Plans to construct a state-of-the-art municipal complex on Jackson Avenue in Hampton Bays, a project that’s expected to cost tens of millions of dollars to complete, are once again being discussed at Southampton Town Hall.
The final report on the project, prepared by the Connecticut-based architect Roger Ferris, was presented to Town Board members at a work session on Friday. Work on the blueprints for the proposed complex began in earnest in 2005, though last week’s meeting marked the first time that they were discussed for the benefit of the new Town Board, according to Town Engineer George Mootoo.
Also involved in drafting the report were Hauppauge-based consultants Cashin Associates, 7 Group based out of Pennsylvania, New York- and London-based Arup Sustainable Engineers, and Sandpebble Builders in Southampton. To date, the town has spent nearly $500,000 on the Jackson Avenue analysis, a study that grew out of a series of townwide public forums.
According to Town Supervisor Linda Kabot, the Town Board will likely adopt a “concept” plan for Jackson Avenue in the coming weeks, basically agreeing to the general vision for the complex.
Mr. Mootoo said it would be naïve to think that the plans would not evolve over time, but that the intent of planners was to stay within the footprint already stamped on the property. The site now features buildings for the Southampton Town Police Department, Department of Public Works, Parks and Recreation, and Highway Department.
Mr. Mootoo estimated that the cost of constructing the complex at $75 million and noted that it could take a decade to build.
According to planners, the project will be completed in two phases, the first being the construction of maintenance buildings, garages for public safety vehicles and a general cleanup of the site, including the removal of debris, obsolete equipment and abandoned vehicles. Mr. Mootoo said this phase could be completed in three years at a cost of $20 million. The larger scale work, including the construction of a new Town Police station and Justice Court, would take place during the second and more expensive phase. The layout also includes the addition of nature trails and the expansion of nearby Red Creek Park.
The intent behind the proposed Jackson Avenue complex has been to alleviate overcrowding of municipal facilities in Southampton Village, in particular the Justice Court, which is currently operating out of the basement in Town Hall. This temporary location presents problems addressed by the Jackson Avenue complex. One such problem is parking, but a bigger issue is the transportation of prisoners to the court, which is located near Southampton Elementary School. Plans for the new court include an underground tunnel leading from the court to the nearby police station.
With its central location and proximity to the three major thoroughfares of Sunrise Highway, Montauk Highway and Route 24, Jackson Avenue is the perfect spot for a municipal facility, according to town planners.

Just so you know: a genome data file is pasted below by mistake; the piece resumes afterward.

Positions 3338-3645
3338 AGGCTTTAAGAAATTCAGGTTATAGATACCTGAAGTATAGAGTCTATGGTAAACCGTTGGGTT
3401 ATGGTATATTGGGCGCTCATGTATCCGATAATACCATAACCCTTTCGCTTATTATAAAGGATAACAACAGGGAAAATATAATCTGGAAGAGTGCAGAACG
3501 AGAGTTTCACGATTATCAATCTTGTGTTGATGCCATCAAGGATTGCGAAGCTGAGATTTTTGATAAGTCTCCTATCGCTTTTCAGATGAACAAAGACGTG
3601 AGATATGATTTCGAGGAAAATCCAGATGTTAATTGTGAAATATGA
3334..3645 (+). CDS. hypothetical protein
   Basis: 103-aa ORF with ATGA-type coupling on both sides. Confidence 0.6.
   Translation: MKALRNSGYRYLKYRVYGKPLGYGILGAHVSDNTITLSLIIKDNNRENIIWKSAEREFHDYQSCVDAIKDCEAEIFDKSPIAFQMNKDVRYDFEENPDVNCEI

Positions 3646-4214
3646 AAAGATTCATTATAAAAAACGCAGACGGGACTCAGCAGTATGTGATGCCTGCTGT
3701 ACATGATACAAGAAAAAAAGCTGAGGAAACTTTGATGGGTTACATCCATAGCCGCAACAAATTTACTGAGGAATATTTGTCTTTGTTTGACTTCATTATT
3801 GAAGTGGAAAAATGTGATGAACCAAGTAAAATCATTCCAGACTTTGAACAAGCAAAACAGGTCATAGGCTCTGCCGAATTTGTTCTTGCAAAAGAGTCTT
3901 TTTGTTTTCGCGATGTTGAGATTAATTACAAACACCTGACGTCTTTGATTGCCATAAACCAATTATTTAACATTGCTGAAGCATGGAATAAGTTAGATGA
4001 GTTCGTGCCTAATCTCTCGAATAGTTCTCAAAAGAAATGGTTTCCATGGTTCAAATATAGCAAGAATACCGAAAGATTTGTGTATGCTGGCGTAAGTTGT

But the estimated dollar amounts concerned Town Board member Chris Nuzzi, who said he wasn’t convinced that the town should be hitting taxpayers with such an astronomical cost. Though he praised town planners for their visionary design, Mr. Nuzzi said he was apprehensive over the viability of spending $75 million—a conservative estimate at this point—on the project.
“I just don’t know if spending that amount of money on a project is in the best interest of the taxpayers,” he said.
Ms. Kabot said she also felt a bit of sticker shock, stating that the town had to strike a balance between sustainability and fiscal responsibility. “Oftentimes it makes financial sense to construct ‘green’ facilities,” Ms. Kabot said. “But on this project we may not be able to have everything that’s being proposed.”
If the complex were to be built as currently envisioned, it would be the first of its kind in terms of cutting-edge environmental technology and sustainability. Two wind turbines, at an estimated cost of $5 million each, along with solar panels, would provide the required energy needed to run the facility. Man-made wetlands would be used to process waste water while rainwater would be recycled to minimize storm runoff, increase on-site infiltration and reduce the amount of water needed for the facility. Town Councilwoman Nancy Graboski said the layout for Jackson Avenue was the “way of the future.”
Mr. Nuzzi said he understood the need for the Jackson Avenue complex, especially for the new court, but said he would like to have a discussion to see if the town could do more with less. “This is a time to constrain spending,” he said, “not to ask residents to pay even more.”
Instead of building what Mr. Nuzzi referred to as a mega-complex, the councilman said he would like to explore renovating what’s already in place on the property and scaling back some of the more ambitious goals. “I just don’t see why we have to spend that much money to build what the town needs, especially since we already own the property,” he said.
Mr. Nuzzi said the objectives of the planners were worthy and that the town should strive for sustainability, though he pointed out that there should be a middle ground. “We don’t have an endless supply of money,” he said, “and this isn’t our only capital project.” Another anxiety of the councilman’s was digging that far into the pockets of residents to construct systems that have not yet been tested. “I just don’t think it’s a responsible use of taxpayer dollars,” he said.
As of now, the Suffolk County Health Department has not signed off on the proposed waste system of constructed wetlands and Mr. Nuzzi said he didn’t want to approve anything, not even a conceptual plan, until it has been sanctioned by the county.